Chinese to acquire stake in Inter Milan
But the two sides gave conflicting versions on Thursday as to whether an agreement had been signed and whether it included China Railway buying a stake in Inter, which would be the first such investment from mainland China in a major foreign sports team.
Two sources close to the situation told Reuters that China Railway was the main partner in a deal to buy a 15 percent stake in Inter Milan for 55 million euros. One source said the stake was in exchange for building the stadium.
Inter said in a statement on its website late on Wednesday a group of Chinese investors had agreed to buy a minority stake in the club, becoming the second biggest shareholder.
The club did not name the investors and did not disclose the size of the stake, but said China Railway would help build a new stadium by 2017.
"The main aim is to build a new stadium, that's what the agreement with China Railway is really about," Massimo Moratti, chairman and owner of the 104-year-old club, said.
In a statement, China Railway said it was not included in the group of investors cited by Inter and had not held talks with the Milan club about buying a stake.
It said one of its subsidiaries "is presently in consultations with Inter Milan and relevant parties" on the construction of a stadium at the San Donato site in Milan and would make an announcement once a contract is signed.
Inter said a joint statement by the two companies was expected shortly.
One of the sources familiar with the situation said the deal envisaged more Asian investors eventually taking stakes in Inter Milan, even though the Moratti family will retain majority control.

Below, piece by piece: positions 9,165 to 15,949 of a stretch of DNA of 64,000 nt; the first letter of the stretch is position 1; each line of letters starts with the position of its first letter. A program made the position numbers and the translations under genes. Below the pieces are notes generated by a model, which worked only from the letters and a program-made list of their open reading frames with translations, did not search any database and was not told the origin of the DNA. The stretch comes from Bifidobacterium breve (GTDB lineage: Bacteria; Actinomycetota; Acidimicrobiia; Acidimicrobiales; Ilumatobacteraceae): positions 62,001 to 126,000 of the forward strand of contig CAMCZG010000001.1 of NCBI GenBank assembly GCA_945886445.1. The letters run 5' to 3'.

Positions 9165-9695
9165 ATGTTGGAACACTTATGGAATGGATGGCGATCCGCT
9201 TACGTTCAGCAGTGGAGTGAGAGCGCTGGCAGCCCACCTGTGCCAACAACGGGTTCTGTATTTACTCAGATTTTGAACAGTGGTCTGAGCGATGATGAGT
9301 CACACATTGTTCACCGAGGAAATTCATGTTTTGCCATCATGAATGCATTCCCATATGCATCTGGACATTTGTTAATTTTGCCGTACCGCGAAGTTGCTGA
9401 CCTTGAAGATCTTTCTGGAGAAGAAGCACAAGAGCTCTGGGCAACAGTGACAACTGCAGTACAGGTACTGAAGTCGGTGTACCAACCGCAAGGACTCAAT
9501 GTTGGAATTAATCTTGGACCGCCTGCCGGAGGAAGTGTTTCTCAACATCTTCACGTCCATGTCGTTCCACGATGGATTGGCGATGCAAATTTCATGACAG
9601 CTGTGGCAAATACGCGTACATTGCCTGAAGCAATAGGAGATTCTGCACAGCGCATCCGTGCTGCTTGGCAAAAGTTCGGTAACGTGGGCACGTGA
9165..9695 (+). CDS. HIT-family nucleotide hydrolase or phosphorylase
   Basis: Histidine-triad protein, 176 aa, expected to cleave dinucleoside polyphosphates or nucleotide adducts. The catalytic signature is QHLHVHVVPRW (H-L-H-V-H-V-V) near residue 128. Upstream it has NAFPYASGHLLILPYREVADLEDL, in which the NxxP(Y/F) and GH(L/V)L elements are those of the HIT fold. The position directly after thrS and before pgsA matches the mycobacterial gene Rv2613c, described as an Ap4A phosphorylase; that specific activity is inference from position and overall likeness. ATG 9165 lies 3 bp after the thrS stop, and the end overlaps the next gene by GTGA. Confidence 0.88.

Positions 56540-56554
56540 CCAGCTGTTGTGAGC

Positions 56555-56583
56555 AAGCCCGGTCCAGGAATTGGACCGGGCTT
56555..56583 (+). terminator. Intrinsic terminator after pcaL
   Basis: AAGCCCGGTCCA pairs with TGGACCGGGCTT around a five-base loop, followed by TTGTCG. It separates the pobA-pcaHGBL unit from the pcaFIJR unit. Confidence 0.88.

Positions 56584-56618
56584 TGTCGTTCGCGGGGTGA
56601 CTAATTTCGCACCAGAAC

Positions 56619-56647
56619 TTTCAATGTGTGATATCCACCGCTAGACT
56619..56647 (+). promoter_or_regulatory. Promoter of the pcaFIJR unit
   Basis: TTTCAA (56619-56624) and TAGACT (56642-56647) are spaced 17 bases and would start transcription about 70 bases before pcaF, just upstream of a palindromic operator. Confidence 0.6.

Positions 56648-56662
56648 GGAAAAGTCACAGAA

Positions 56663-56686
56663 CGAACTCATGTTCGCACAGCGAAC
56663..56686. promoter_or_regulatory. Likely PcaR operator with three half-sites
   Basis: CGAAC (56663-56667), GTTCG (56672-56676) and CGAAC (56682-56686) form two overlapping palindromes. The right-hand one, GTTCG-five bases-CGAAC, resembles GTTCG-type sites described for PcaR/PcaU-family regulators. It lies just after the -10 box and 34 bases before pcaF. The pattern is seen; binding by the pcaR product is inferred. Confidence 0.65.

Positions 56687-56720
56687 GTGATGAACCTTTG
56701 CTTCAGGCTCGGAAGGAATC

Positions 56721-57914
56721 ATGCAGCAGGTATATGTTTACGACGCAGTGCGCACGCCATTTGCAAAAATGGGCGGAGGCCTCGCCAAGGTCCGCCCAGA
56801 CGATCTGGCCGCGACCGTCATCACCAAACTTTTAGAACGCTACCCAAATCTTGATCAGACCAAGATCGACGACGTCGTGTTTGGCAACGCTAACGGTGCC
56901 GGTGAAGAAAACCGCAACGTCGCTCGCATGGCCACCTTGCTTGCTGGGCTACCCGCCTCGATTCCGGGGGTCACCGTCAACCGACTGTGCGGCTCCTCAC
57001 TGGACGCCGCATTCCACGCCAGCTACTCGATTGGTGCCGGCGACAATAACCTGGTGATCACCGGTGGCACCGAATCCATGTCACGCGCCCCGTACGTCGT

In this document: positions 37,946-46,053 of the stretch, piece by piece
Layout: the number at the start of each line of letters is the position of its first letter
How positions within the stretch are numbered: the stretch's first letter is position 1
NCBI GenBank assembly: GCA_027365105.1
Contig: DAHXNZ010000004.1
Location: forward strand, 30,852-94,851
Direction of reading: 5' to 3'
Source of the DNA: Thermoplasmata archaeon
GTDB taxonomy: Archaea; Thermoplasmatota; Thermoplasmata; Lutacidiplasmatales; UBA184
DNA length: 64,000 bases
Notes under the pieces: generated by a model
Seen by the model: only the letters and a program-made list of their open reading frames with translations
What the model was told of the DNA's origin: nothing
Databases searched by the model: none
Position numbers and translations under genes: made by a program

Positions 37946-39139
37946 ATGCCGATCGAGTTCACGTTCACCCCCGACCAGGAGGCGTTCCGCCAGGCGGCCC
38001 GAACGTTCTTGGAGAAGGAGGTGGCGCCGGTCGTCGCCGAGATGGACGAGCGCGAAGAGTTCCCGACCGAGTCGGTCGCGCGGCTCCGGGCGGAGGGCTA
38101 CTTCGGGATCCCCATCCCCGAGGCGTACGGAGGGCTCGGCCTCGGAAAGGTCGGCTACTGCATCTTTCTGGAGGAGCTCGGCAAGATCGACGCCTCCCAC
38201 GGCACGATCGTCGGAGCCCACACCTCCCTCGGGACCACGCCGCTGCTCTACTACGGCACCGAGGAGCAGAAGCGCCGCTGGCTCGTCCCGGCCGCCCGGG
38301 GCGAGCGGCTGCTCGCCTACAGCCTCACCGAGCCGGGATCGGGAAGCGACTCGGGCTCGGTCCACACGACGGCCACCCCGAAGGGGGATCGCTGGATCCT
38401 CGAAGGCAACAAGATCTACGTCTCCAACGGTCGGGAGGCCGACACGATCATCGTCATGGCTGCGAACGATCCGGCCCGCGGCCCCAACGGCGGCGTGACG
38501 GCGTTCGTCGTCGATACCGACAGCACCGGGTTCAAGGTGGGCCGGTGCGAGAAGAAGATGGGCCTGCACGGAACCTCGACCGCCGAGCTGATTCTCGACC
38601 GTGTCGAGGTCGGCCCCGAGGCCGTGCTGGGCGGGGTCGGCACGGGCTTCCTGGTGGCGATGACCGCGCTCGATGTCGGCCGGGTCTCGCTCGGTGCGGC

Inter Milan and arch-rivals AC Milan, owned by former Italian Prime Minister Silvio Berlusconi, use the 80,065-seat San Siro Stadium, which was completed in 1926 and is owned by the city of Milan.
City ownership of stadiums is common in Italy but leaves clubs unable to modernise their grounds and make money out of facilities at them such as mega-stores and restaurants in the way Manchester United and Bayern Munich do.
"Now we must find the right location, see what can be done and in a few years' time the fans will have their own home," Moratti said.
Italy's ageing stadiums have the second-lowest attendance among the "big five" European top football leagues, with the English Premier League and Germany's Bundesliga leading the pack.
Gate receipts accounted for just 13 percent of Serie A's total 1.55 billion euro revenues in the 2010/11 season, according to consultancy Deloitte.
Inter have long dreamed of building a new stadium, following the example of Italian rival Juventus whose new 41,000-seater stadium in Turin, which cost 120 million euros, brought fans back to matches.
A spokeswoman for Milan city council said there was no decision yet on where the new Inter Milan stadium could be built.
Chinese investors, encouraged by the government, have been actively pursuing overseas assets in recent years.
Some high-profile purchases have included the takeover of cereal maker Weetabix by China Bright Food and an agreement by Dalian Wanda Group to buy the U.S. movie chain AMC Theatres, both in May.
China Railway Construction has actively pursued overseas investment this year, signing two projects in Africa with a total contract value of 9.1 billion yuan ($1.4 billion).
Investors from the Chinese mainland have been looking to buy stakes in foreign sports teams, but with little success so far. Possible targets have included The Los Angeles Dodgers baseball team, the Cleveland Cavaliers basketball team and Britain's Liverpool football club.
In 2009, Hong Kong businessman Carson Yeung bought Birmingham City.